It fills me with terror when I see short turnaround periods offered for manuscripts on some freelance service platforms, where folk offering many different services can utilise to garner business. Often a guaranteed timeline is presented upfront without assessing the writing requiring the work. Is it arrogance or ignorance of editing skills involved?
Editing speeds vary from person to person. Yes! this is a set of skills that requires the human brain, not AI, not an app!
Multiple factors feed into how long a project will take, such as the type of editing, word count, language(s) used and the overall condition of the manuscript. Another critical factor is the editor’s familiarity with the writer’s work. The more familiar, the more we know the nuances and common errors that arise and the slicker one can become in completing a manuscript.
When I see small house publishers or independent writers churning out book after book, I wonder how much time is spent on this essential process and how many passes a book undergoes before publication. I also wonder ‘who’ is editing. It’s a dangerous assumption that any writer or reviewer can also be an effective editor. Editing is far more than reading and spotting the odd typo. Unfortunately, the latter is a common ignorance in particular writing circles and some so-called ‘editors’.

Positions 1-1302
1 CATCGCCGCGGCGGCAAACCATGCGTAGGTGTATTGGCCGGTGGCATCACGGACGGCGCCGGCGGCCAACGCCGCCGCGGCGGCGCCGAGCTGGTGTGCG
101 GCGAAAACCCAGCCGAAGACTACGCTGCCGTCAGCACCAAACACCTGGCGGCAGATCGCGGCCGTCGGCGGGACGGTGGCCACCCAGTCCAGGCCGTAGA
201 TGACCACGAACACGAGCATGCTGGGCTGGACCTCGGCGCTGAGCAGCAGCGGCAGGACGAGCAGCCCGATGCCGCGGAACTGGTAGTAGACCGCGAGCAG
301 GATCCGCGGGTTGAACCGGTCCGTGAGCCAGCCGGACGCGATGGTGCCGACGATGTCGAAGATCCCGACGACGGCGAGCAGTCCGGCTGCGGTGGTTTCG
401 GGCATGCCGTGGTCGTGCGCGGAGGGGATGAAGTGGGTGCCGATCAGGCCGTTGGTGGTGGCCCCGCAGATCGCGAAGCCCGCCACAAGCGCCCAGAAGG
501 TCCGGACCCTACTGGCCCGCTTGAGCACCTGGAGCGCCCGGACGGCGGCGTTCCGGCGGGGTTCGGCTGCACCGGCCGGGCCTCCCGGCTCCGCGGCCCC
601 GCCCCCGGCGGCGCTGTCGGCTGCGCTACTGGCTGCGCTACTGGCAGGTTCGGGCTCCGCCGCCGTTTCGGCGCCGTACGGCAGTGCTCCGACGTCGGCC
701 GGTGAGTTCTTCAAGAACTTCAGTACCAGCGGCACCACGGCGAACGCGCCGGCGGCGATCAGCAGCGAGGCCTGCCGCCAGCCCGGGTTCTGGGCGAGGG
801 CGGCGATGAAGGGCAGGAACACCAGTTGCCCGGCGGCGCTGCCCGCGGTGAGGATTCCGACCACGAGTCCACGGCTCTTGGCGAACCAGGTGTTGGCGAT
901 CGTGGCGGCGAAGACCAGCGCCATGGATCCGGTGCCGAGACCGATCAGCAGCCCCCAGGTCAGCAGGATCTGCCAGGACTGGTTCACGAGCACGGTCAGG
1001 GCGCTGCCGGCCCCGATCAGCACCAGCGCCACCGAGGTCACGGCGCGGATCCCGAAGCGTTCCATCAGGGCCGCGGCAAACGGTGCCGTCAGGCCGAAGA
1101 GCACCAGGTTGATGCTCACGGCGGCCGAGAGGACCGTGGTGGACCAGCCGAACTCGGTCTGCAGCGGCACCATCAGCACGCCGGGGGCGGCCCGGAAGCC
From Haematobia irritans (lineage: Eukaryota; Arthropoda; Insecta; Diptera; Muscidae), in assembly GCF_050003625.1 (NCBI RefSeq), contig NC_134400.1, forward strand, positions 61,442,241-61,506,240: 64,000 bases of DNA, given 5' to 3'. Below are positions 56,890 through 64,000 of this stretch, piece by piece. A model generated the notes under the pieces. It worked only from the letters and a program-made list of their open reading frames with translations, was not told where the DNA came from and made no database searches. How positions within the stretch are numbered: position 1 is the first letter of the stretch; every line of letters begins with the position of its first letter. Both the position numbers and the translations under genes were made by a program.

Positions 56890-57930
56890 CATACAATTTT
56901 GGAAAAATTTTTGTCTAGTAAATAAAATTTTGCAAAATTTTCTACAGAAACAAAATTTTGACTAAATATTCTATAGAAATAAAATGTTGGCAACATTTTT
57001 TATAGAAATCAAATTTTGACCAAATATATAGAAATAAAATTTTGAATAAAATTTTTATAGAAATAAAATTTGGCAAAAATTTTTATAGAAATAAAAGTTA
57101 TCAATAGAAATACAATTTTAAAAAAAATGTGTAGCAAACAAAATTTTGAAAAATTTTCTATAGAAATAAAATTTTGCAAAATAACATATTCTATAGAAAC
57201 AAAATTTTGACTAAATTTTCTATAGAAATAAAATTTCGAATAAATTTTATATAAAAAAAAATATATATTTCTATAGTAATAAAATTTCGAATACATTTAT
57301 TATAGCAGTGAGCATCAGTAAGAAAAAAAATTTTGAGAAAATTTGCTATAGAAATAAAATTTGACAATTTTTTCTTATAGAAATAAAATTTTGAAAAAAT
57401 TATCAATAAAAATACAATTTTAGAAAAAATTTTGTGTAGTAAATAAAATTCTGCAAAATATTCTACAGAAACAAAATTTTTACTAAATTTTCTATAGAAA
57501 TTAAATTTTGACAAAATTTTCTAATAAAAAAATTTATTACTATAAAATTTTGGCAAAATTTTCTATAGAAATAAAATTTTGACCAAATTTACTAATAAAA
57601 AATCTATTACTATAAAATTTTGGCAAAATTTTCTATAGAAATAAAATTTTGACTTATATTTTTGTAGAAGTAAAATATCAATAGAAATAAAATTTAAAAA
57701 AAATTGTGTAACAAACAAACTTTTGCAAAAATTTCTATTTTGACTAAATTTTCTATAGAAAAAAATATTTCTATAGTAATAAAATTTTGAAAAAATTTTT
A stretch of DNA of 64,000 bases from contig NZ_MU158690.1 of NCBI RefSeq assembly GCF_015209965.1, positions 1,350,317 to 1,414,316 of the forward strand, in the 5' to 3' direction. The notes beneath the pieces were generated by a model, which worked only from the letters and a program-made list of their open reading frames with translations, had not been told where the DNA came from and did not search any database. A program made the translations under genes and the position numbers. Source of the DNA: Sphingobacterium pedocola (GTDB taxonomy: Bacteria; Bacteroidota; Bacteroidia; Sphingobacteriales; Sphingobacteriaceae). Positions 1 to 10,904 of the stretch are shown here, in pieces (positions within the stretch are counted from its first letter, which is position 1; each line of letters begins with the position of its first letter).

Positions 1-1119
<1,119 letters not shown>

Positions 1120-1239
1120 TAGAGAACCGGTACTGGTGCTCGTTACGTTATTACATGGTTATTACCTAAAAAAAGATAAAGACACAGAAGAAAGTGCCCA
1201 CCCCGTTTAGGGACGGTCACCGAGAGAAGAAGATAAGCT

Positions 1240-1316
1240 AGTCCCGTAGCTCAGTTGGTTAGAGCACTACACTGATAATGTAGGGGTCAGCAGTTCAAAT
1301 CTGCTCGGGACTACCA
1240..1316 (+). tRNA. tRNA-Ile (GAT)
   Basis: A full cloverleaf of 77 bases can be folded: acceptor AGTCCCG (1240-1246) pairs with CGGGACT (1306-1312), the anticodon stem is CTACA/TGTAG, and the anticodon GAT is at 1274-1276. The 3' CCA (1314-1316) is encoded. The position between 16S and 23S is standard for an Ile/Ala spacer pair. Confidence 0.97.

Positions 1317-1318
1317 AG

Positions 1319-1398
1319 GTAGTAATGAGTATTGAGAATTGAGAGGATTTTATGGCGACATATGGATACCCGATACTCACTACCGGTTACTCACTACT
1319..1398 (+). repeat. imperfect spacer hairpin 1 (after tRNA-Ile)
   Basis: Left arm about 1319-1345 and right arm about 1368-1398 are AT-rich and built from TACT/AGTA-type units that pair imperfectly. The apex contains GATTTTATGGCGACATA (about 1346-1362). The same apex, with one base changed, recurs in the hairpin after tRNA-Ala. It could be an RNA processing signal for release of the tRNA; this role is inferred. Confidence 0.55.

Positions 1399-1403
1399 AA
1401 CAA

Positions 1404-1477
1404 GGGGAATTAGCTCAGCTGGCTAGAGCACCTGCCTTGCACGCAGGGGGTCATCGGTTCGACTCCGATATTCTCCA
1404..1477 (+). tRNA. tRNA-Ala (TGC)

As a serious writer with pride in your work, you should consider these questions too. Consider what an editor and publisher can genuinely do to add value to your process before signing a contract.
From my desk (and I’ve already explained how many factors play in), I average 1k-2k words per hour. I reiterate this is editing, not reading.
As a simple example, a 60k manuscript = 60 hours of work. What would you expect to be paid for working 60 hours?
This little example is worth considering when you are pricing an editor — who will have additional tasks before the edit begins on your piece. The essential set-up stages also cost them time. And as the saying goes, in business, time is money.
When I set up my editing business, Word Refinery, I offered introductory rates. As a passionate freelancer and supporter of creatives, I supported small publishing houses with additional discounts at my own expense. Independent businesses incur more costs than just time — which is one of the most valuable commodities. And, of course, the cost of everything is rising worldwide. With that, Word Refinery fees are under review.
Professional relationships between writer and editor or publisher and editor require a two-way level of respect. Fees are an integral component of that.